For those wanting to make the most of a visit, check out one of the well-organized Volunteer Point tours. In addition to handling all the arrangements, you'll benefit from a small group size (just four folks at a time, maximum), as well as a field expert to answer all your questions as you enjoy seeing the king penguins go about their business.
Located on East Island, Stanley is the capital of the Falkland Islands. It's also the island's major population center, and is home to more than 2,000 people.
Built on a north-facing slope to maximize exposure to the sun, many of the city's quaint wood clad homes are painted bright colors, with corrugated iron roofs, and overlook picturesque Stanley Harbour. Visitors particularly enjoy the very English flavor of Stanley, which boasts iconic red phone boxes and a handful of old inns.
A pleasant day can be spent exploring the streets on foot, taking in such sights as the many marine and military monuments, many of them dedicated to the Falkland War (Stanley was the scene of fighting between British and Argentine troops in 1982).
Also worth including on your Stanley sightseeing itinerary are the Victorian-era police station, as well as a variety of municipal structures such as the post office and court buildings.
Another highlight includes visiting the Jubilee Villas. These attractive old homes were built in 1887 to commemorate Queen Victoria's Diamond Jubilee. Also of note are the 150 year-old Colonists' Cottages on Pioneer Row, and the Tabernacle, a Victorian church built in 1892.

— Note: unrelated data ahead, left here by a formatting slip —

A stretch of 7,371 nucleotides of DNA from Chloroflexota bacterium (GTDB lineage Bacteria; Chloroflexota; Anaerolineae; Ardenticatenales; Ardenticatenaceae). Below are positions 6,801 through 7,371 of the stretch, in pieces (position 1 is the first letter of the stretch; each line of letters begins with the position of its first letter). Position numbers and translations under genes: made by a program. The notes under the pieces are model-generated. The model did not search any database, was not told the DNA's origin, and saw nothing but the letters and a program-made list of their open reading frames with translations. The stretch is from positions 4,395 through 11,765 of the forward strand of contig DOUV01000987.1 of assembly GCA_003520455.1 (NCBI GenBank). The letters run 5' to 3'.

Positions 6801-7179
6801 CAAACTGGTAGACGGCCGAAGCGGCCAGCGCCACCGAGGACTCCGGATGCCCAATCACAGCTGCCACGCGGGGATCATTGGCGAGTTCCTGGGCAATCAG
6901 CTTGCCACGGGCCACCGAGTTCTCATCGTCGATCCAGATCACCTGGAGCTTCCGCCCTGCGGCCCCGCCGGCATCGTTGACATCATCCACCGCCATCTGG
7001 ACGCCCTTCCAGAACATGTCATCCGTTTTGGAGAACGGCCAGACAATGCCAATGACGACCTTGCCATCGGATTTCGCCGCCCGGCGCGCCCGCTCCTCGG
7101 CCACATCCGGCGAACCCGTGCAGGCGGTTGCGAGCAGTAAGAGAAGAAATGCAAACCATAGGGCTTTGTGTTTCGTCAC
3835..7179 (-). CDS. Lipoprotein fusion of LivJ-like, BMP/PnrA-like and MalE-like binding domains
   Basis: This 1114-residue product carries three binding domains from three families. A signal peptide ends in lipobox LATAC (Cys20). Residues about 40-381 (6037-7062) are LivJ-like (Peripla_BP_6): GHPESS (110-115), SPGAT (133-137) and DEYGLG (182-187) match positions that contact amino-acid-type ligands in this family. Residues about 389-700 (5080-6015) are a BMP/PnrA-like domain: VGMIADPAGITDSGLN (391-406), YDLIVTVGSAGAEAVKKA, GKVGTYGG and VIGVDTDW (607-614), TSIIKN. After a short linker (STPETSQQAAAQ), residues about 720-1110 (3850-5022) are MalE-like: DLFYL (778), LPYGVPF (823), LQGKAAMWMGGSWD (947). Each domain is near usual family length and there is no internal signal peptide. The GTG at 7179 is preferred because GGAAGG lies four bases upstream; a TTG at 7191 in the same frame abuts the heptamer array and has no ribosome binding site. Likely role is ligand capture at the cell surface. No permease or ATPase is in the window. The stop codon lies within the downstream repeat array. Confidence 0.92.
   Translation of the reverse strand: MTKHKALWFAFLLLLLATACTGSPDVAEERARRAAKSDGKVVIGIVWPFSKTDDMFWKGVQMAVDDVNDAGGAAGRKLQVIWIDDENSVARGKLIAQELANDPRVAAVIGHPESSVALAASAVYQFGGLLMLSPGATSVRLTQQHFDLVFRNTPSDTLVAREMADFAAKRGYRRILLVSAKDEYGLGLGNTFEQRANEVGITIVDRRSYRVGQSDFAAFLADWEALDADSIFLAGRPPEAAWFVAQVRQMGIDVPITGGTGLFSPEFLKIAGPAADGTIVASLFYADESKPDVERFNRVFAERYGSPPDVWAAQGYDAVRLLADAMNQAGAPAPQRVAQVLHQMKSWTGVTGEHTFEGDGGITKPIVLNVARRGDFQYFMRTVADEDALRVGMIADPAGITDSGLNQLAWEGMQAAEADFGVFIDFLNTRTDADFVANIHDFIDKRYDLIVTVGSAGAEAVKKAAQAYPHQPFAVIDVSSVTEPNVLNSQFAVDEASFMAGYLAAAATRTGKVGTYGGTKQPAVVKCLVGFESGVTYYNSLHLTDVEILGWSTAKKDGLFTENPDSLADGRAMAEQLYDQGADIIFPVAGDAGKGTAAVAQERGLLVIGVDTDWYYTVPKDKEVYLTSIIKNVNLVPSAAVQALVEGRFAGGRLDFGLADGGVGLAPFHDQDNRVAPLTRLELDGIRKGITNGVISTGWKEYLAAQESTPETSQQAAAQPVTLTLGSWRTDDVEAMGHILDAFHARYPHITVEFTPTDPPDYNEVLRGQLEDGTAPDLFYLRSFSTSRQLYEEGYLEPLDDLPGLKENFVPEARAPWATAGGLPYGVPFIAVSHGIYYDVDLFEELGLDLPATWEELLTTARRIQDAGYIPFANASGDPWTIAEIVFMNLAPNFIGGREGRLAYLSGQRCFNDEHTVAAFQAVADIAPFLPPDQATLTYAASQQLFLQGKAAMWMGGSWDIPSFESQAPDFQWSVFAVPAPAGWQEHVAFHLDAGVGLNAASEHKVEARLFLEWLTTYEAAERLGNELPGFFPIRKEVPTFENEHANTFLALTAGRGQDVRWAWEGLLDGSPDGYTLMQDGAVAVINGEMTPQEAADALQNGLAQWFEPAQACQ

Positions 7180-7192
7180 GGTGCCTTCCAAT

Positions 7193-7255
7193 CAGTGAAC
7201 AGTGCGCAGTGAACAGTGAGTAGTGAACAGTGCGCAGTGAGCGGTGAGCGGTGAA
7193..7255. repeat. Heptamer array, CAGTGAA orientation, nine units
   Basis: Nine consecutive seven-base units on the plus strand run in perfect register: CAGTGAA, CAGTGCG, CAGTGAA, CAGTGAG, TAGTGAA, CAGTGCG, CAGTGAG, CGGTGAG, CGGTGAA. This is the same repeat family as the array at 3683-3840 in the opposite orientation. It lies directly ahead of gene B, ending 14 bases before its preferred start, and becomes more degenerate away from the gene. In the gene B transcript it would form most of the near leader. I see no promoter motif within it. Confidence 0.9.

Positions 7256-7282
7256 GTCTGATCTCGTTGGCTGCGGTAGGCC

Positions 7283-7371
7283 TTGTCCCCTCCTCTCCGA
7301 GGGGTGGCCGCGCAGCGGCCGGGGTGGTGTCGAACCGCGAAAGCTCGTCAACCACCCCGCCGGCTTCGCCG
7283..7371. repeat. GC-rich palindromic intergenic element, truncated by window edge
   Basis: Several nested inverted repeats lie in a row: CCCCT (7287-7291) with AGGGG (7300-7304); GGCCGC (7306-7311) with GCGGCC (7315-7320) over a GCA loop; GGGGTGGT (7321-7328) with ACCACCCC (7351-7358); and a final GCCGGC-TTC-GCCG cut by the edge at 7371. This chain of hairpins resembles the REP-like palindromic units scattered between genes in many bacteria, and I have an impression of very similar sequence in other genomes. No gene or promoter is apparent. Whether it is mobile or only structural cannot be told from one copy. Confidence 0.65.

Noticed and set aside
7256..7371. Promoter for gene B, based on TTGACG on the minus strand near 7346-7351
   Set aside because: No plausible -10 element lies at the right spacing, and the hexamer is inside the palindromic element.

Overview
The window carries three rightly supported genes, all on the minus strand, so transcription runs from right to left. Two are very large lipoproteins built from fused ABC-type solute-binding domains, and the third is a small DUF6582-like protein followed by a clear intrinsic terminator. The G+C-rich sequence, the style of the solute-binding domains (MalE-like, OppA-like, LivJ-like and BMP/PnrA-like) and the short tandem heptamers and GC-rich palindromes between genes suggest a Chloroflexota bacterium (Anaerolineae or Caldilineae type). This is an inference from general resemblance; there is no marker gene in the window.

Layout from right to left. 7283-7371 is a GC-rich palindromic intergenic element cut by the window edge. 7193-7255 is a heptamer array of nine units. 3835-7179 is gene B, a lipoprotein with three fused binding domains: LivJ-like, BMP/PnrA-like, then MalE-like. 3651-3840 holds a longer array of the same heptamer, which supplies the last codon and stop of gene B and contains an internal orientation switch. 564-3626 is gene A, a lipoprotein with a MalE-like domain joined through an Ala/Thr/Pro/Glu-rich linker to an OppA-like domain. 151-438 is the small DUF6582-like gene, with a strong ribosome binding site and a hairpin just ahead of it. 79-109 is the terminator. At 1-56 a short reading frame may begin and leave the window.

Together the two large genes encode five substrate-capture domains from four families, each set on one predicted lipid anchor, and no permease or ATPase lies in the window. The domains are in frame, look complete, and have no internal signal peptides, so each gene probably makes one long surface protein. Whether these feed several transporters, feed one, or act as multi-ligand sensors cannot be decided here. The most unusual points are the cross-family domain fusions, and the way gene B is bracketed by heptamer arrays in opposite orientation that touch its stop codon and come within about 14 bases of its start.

The city is also home to some excellent shopping, as the Falkland's are famous for their leather and woolen goods. Afterwards, few experiences can match dining at one of the harbor side cafés or restaurants.
4. Christ Church Cathedral and Whalebone Arch
Pretty little Christ Church Cathedral, the world's southernmost Anglican cathedral, was consecrated in 1892. A visit here should top your list of things to do when in Stanley. Designed by Sir Arthur Blomfield, it's one of the few stone buildings in the Falkland Islands.
The cathedral grounds are where you'll find the unique Whalebone Arch. Made from the jaws of two massive blue whales in 1933, it was designed to commemorate the centenary of British rule. Standing beneath these impressive bones is certainly a humbling experience - and an ideal Falklands selfie opportunity.
Address: Ross Road, Stanley
5. The Historic Dockyard Museum
The Historic Dockyard Museum - part of the Falkland Islands National Trust - is a must-visit attraction in Stanley. Since it opened in 2014, this excellent museum has focused on the islands' rich maritime history. Highlights include exhibits and displays containing historic artifacts such as ship figureheads and items related to fishing, the main regional industry.
Other interesting tings to see are a fine natural history section including a collection of bones and fossils, as well as a great deal of information related to the islands' connection to nearby Antarctica.